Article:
Found this to be very good particularly as I recently started my own business and you get a lot of different ideas, motivation from the stories the author has used in the book. Its one of the books that I would like to come back to once a year to recap and refresh.
I am an entrepreneur. I have started over 10 separate businesses. You would think I would not need to read this book. But I am always looking for a better way. And this book is as good as any in helping a person organize the process of starting and running a business. The section on who to hiring the right people is very important.
The book is written around the story of 3 main people and their efforts to start and run a business. The book is very informative and interesting because of the method in which it's written.
This book is better than many out there and has 3 different stories in one so there are many of opportunities to like the book.
I liked Mark Cenedella and it was because he was cautious but a great observer and in the end I read his stuff now every week.
Well, I have to say, that whiles I thought that I am sort of an entrepreneur, because I run my own little business, I learned that I am in no way in the league of this book. It was way over my head. So it was a waste of my time now, but it may be useful later.
Not sure yet
wonderful , clear and articulate
If it is a movie, rather that a documentary , then yes.
The author gives several interesting examples of successful entrepreneurs and their stories. It is somewhat unbelievable, however, what is claimed they achieved. I think they may have had some limited success in their first five years, although not the radical achievement of "selling a cosmetics business for $100 Million." I suspect these people may actually be HBS professors or affiliated with the faculty in some way.
I enjoyed how the book transitions from storytelling to narrative and uses two distinct voices for each. It really breaks up things nicely and makes for an engaging listen.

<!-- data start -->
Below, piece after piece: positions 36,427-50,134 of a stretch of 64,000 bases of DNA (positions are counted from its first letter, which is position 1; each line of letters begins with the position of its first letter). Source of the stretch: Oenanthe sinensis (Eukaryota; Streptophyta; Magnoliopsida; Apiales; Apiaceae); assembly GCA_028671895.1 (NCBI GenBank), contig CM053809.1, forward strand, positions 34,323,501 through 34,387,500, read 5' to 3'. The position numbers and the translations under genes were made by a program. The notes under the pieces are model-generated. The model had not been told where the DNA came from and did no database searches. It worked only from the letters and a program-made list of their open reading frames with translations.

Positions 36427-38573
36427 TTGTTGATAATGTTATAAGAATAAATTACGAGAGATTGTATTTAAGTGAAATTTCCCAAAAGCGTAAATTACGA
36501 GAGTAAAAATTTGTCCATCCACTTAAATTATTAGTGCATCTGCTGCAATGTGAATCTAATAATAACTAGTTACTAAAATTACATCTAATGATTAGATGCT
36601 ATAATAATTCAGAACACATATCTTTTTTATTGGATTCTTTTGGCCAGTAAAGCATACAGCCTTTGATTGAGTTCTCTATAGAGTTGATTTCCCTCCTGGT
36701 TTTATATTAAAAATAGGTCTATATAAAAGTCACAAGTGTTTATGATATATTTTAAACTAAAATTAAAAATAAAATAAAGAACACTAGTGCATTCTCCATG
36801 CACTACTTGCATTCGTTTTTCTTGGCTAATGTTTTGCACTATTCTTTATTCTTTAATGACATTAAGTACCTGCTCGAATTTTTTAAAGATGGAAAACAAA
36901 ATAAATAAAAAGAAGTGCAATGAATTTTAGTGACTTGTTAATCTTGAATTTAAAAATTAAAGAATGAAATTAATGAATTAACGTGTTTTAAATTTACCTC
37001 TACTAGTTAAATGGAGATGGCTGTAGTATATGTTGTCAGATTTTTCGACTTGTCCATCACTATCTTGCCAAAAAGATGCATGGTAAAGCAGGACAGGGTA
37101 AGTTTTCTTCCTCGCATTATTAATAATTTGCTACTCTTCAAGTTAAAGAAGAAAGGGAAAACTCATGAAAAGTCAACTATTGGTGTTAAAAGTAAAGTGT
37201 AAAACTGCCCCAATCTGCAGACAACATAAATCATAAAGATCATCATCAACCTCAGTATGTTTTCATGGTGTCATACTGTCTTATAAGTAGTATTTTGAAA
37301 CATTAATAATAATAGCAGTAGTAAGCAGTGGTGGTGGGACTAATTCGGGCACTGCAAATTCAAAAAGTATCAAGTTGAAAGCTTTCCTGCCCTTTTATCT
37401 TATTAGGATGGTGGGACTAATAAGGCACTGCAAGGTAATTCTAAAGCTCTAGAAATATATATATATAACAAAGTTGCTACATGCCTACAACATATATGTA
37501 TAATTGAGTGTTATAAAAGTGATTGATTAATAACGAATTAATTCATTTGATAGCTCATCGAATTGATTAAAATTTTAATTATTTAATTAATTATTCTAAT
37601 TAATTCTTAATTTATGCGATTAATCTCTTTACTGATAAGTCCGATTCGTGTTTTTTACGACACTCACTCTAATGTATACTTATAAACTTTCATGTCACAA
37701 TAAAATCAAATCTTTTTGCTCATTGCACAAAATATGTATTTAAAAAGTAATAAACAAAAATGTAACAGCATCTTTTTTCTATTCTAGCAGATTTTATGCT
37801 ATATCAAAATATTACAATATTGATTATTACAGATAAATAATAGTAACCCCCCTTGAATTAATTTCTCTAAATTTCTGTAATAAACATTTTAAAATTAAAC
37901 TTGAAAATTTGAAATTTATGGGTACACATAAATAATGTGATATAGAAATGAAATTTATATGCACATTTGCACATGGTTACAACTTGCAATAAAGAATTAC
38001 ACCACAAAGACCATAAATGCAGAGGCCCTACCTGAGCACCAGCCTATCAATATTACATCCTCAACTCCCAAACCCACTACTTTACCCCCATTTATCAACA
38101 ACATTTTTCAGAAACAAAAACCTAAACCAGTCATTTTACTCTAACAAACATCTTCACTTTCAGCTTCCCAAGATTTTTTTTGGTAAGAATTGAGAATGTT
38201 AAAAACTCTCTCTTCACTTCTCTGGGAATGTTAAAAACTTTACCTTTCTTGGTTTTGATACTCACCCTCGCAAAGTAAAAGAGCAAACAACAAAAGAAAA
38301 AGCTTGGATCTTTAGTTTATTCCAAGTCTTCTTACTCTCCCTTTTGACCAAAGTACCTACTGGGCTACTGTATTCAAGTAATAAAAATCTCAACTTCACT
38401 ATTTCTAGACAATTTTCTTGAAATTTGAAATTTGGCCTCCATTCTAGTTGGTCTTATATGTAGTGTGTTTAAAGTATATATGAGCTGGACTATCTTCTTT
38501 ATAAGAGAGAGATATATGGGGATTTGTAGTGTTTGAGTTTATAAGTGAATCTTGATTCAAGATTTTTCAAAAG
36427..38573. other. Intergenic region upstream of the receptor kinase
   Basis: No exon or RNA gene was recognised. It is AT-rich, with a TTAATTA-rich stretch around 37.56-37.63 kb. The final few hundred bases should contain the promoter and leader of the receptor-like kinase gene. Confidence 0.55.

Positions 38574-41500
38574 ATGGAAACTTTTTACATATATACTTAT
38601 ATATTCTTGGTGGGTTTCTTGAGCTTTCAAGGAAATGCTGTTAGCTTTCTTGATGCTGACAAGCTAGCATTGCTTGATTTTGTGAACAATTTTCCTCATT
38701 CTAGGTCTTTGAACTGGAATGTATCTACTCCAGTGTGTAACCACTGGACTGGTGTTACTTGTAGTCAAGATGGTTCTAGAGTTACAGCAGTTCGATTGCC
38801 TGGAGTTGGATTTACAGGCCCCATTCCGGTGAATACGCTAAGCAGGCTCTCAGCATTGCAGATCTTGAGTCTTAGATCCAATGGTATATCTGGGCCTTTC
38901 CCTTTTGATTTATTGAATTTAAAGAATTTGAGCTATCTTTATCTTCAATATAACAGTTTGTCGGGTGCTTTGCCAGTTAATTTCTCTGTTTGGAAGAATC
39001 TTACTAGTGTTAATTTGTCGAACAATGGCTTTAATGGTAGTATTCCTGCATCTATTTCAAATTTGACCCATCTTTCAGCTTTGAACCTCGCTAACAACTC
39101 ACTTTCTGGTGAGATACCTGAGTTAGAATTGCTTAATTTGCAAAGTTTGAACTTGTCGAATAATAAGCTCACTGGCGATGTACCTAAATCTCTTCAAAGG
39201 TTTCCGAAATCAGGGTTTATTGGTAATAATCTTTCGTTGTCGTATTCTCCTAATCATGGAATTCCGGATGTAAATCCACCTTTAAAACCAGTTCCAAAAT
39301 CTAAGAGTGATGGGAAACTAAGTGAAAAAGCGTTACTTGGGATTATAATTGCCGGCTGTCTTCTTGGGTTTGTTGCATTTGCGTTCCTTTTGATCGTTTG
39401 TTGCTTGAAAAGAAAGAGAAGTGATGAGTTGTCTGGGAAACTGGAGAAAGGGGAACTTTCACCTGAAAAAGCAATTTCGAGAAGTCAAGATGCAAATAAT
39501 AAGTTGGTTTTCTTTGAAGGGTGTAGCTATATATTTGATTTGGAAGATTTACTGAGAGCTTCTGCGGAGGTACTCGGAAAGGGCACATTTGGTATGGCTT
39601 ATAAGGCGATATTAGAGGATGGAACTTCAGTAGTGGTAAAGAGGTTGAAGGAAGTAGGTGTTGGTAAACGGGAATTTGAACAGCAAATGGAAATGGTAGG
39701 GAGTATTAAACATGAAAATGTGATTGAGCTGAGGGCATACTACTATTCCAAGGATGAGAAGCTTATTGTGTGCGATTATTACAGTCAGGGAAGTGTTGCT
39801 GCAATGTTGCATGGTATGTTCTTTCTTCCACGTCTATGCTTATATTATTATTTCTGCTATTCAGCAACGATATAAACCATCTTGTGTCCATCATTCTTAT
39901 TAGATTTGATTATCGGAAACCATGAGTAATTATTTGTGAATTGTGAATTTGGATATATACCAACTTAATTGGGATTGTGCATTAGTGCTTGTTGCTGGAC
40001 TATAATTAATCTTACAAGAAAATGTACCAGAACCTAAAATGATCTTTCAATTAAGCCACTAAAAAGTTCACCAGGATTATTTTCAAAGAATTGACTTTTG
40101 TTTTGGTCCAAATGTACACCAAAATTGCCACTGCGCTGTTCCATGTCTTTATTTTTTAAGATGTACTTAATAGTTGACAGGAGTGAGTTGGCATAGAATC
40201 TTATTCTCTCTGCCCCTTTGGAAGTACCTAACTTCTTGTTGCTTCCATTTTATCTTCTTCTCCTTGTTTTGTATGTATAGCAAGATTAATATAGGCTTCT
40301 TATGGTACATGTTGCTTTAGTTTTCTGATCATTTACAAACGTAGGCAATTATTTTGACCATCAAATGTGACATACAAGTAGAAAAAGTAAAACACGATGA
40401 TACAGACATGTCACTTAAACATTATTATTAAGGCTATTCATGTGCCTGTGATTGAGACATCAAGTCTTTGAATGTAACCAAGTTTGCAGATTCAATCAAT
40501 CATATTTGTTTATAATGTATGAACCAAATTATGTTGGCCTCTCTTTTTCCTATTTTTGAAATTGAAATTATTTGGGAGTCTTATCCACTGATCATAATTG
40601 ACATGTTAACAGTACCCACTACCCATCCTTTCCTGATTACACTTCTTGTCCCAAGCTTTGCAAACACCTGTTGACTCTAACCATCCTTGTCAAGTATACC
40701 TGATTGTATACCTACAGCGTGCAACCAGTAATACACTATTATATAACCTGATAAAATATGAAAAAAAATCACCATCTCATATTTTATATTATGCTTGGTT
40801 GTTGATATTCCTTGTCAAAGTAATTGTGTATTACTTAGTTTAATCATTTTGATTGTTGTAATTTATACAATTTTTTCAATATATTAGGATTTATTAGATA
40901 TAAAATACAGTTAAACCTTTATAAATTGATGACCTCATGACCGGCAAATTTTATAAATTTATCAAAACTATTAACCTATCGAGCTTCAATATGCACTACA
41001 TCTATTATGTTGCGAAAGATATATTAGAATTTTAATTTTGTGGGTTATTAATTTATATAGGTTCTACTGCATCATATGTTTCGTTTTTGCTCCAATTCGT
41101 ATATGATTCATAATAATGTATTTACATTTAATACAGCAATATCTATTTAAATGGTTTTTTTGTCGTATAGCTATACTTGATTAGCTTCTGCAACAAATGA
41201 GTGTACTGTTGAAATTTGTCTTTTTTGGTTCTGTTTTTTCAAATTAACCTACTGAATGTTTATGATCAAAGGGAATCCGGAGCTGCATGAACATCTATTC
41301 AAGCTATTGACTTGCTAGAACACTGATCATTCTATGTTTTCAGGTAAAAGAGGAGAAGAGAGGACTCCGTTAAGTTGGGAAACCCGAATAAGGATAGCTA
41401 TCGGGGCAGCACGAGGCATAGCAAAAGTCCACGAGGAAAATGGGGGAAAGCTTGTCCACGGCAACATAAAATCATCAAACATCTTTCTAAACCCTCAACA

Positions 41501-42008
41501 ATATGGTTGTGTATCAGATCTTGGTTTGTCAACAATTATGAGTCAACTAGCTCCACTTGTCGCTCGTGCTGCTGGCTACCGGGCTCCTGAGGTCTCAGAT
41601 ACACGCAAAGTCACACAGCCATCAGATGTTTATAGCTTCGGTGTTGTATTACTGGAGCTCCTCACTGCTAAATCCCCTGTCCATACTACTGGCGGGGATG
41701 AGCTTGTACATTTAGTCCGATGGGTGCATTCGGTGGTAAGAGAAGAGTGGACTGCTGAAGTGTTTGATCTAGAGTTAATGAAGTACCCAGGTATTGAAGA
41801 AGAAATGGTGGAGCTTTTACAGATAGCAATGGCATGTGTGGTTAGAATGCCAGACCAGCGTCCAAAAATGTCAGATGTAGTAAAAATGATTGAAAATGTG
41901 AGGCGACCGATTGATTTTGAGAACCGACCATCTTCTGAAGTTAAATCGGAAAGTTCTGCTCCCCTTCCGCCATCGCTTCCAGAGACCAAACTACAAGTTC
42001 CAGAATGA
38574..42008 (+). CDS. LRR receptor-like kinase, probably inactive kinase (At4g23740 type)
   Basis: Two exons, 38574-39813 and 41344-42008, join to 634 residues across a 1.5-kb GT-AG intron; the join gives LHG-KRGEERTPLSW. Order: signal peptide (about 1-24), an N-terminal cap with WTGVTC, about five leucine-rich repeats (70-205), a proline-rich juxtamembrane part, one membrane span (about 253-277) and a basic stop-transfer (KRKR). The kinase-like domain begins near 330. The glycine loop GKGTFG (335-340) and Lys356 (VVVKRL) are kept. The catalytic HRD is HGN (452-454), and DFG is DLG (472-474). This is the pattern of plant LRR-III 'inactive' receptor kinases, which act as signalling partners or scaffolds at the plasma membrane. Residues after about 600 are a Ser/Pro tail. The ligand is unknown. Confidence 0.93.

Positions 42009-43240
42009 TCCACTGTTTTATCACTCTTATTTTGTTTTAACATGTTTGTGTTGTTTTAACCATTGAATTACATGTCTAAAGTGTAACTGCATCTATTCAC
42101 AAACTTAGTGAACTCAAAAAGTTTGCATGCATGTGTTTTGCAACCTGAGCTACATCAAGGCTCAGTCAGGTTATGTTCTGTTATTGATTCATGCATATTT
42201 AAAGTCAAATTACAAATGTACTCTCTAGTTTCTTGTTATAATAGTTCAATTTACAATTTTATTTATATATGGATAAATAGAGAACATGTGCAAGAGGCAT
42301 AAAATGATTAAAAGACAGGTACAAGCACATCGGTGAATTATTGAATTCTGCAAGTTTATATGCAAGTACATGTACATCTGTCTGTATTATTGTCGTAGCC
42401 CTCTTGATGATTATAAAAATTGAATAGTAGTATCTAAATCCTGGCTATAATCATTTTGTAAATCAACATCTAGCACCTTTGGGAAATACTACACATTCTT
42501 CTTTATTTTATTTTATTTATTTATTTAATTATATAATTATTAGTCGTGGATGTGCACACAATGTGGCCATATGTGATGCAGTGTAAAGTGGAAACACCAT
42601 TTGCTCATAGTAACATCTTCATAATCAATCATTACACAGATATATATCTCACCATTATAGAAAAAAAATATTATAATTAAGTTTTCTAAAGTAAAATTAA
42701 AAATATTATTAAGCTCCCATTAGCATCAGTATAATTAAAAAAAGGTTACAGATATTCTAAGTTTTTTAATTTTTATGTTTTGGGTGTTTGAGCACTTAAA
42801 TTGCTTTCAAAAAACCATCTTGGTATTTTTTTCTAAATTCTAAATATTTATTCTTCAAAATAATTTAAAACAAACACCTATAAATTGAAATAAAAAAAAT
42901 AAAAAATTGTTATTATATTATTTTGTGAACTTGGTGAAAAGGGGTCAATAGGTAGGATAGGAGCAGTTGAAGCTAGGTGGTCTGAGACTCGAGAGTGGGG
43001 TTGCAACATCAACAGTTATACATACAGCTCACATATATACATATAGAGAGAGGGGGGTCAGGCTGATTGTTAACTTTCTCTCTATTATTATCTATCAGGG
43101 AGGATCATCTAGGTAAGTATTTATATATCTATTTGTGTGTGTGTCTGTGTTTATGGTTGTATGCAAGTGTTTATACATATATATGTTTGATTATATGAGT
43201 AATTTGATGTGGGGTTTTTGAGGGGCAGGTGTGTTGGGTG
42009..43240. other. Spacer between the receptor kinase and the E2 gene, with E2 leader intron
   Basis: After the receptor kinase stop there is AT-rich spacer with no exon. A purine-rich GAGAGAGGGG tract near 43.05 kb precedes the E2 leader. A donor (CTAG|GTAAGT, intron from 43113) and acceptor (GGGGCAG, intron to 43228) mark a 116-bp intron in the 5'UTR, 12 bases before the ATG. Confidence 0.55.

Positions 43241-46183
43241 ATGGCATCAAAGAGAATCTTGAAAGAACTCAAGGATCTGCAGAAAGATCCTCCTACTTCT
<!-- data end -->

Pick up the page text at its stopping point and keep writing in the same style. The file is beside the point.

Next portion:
The case studies of the entrepreneurs is inspiring, engaging and well-told.
The addition of the round-table discussion between the authors and entrepreneurs (an exclusive to the audible book) is a great way to get an even deeper erpsective on the entire book.
Too long to listen at once, plus it needs some digesting in between chapters.
Yes, in fact I read it twice. This is not particularly good for audio book, because I cannot flip back and forth for the info that I need.
As the name suggested, this book is about how to become an entrepreneur. But, more importantly, it is about how to become one intelligently. It starts off with why a lot of entrepreneurs fail. Then it presents 10 rules that will help you to become a successful entrepreneur. If you are planning on becoming an entrepreneur, you should really read this book. If you are not, you might as well read this book because it is quite intesting. It’s fun to read and along the way, who knows, you might change your mind and want to become an entrepreneur.
The author, Bill Murphy Jr., interviewed three Harvard Business School graduates --Christopher Michel, Mark Cenedella, and Marla Malcolm Beck--who had then successfully founded start-up companies. He then drew 10 rules to become a successful entrepreneur. It is what you should keep in mind if you’d like to become an entrepreneur.
The writing style is quite interesting. Murphy wrote the stories of those three HBS graduates in odd chapter, and explained the 10 rules in even chapters. This writing style makes the content a lot more juicy. Each chapter also has a quote from famous people, which I found quite interesting. Overall, I learned a lot from this book while enjoying the interesting stories of Michel, Cenedella, and Beck. I really like this book and I wouldn’t hesistate to recommend this book.
The audiobook version of this book is narrated by Fred Berman and L. J. Ganser. I like his narration. His voice is strong and tonal. It keeps me engaged throughout all the listening. At the end of the audiobook, there is a special roundtable discussion featuring Bill Murphy Jr., hristopher Michel, Mark Cenedella, and Marla Malcolm Beck. It’s interesting to know that these people really exist, and to hear things from their own words.
The author did a great job of showcasing some interesting stories. I learned a lot and was inspired.
Follow the stories of three Harvard Business School graduates from 1998 class as they launch their startup ventures. The story takes you from their entry into HBS through eventual success, and drives home 10 key lessons critical to all entrepreneurial success.
It is a little bit of an HBS puff piece at times (I mean really, how many times can you use the phrase "elite business school" in a sentence with Harvard) - but is really quite well written with valuable content.
I would recommend to other readers.
The book highlights real practical issues that entrepreneurs face.
The stories for all three characters was enjoyable.
Real insight to real practical problems.